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Video: Does breast-feeding doll go too far?

By
TODAY contributor
updated 8/6/2009 11:40:16 AM ET 2009-08-06T15:40:16

It’s probably all Betsy Wetsy’s fault.

If the iconic baby-boom generation baby doll hadn’t introduced the world to the notion that dolls could have bodily functions, then maybe today we wouldn’t be talking about Bebe Gloton — the doll that that suckles 6-year-old girls.

“I just worry about what’s next,” TODAY’s Kathie Lee Gifford said after watching a video clip showing a young girl wearing a vest with daisies where her breasts would be ... if she had any.

The girl held the doll to the daisies, and the doll made suckling noises.

“It’s got a little creep factor,” Gifford opined to co-host Hoda Kotb.

“Why would you want a suckling doll for an 8-year-old?” Kotb wondered.

Some are wondering why you would want a suckling doll for anyone. The Spanish manufacturers of Bebe Gloton — “Baby Glutton” in English — say the doll is meant to encourage nurturing in young girls and to promote breast-feeding. But others, including Kotb and Gifford, are wondering whether it’s too much, too soon.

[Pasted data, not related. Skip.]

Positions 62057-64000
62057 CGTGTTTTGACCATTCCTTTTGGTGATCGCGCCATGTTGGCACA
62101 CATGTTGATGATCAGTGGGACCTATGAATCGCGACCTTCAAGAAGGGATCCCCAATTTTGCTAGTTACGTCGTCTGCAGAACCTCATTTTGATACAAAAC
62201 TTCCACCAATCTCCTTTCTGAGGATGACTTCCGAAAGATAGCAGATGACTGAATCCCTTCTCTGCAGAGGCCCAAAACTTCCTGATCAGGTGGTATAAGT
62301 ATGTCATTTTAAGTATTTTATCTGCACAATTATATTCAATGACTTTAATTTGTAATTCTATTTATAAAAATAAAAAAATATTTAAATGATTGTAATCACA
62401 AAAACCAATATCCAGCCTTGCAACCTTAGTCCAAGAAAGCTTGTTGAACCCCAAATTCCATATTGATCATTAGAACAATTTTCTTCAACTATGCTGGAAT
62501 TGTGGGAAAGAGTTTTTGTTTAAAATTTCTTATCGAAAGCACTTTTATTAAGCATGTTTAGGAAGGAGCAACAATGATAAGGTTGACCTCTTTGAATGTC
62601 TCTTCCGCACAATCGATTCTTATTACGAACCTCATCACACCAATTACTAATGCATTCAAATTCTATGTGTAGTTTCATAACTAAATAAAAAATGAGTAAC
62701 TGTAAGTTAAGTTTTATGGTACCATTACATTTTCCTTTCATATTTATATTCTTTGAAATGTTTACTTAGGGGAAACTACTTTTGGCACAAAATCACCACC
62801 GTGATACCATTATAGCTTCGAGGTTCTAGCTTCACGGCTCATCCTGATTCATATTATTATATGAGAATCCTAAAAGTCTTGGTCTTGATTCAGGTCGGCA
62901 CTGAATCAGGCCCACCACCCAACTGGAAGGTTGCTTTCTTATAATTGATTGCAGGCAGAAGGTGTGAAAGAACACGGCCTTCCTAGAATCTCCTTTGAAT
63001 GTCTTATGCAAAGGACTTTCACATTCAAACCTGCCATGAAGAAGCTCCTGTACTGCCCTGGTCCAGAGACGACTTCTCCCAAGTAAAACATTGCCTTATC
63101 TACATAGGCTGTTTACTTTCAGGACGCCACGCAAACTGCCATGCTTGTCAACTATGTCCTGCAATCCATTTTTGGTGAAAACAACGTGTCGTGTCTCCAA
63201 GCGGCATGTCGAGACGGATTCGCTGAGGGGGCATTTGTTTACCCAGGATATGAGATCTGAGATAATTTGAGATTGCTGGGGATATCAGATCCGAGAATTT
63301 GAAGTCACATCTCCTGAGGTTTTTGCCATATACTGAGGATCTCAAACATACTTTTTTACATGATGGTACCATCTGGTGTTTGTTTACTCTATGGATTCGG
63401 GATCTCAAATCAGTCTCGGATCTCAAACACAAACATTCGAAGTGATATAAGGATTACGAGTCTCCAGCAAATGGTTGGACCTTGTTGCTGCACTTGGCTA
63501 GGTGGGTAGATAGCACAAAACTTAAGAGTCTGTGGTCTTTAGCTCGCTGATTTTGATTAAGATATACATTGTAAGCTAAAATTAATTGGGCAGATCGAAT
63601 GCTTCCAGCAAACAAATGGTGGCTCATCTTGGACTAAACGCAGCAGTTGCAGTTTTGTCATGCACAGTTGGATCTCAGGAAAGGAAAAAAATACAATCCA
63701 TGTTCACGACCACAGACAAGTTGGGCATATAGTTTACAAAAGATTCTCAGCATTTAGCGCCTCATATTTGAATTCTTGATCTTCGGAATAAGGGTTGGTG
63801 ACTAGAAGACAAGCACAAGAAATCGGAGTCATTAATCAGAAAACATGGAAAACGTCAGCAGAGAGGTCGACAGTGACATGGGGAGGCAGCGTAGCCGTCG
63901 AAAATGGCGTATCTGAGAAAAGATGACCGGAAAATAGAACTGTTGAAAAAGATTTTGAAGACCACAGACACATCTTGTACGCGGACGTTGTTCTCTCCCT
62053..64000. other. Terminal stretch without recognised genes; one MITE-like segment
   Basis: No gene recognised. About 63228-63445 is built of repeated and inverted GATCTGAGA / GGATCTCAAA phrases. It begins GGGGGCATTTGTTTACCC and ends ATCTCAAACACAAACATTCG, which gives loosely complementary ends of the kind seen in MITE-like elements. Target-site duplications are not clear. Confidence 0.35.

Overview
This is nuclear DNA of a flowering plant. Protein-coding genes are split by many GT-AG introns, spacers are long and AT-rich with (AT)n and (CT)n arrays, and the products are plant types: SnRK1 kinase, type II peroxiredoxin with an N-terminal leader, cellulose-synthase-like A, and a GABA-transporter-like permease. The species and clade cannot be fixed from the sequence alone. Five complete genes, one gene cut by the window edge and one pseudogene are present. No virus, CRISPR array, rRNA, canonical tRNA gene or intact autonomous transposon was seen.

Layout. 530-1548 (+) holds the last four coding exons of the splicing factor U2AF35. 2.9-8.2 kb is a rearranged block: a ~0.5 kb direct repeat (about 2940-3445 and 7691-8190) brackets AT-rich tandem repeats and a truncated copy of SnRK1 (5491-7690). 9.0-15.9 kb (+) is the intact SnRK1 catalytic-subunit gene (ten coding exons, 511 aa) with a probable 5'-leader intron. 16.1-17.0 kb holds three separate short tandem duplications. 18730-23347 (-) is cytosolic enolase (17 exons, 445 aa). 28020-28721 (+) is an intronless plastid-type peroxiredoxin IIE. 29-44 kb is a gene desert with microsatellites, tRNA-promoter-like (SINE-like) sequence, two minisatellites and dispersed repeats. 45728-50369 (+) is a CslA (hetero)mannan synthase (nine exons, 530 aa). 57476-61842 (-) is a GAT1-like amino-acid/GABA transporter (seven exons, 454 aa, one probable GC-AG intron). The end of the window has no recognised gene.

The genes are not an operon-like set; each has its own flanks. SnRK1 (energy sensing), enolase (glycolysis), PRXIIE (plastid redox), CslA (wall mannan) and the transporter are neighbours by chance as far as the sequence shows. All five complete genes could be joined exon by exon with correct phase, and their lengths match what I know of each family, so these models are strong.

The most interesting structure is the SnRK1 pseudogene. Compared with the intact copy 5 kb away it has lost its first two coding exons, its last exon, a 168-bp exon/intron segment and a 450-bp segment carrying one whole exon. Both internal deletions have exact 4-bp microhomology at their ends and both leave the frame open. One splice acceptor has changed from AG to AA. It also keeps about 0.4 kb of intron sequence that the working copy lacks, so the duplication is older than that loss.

Then there’s the idea that it was just a matter of time. After all, Gifford observed, “we have dolls that go potty.”

That was Betsy Wetsy’s big trick when she was introduced in the 1930s. It made the doll one of the most memorable and creative playthings of the 20th century, according to the Toy Industry Association, which enshrined Betsy in its Century of Toys list in 2003.

Betsy’s success, which peaked in the 1950s, led to the invention of the next big thing in live-action dolls, Tiny Tears. Whereas Betsy Wetsy wet her pants after being fed a bottle, Tiny Tears cried after drinking hers.

Little girls were enthralled.

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Today, there are anatomically correct dolls sold by specialty manufacturers such as Amamanta Family that take little girls and boys — and big ones, too — through the entire birth process. There are therapy dolls and disabled dolls and talking dolls and walking dolls.

And now a doll that sucks on a daisy on a little girl’s chest.

“I guess it teaches you about nurturing,” Kotb conceded.

“But to see a 6-year-old,” she added, “it’s just weird.”

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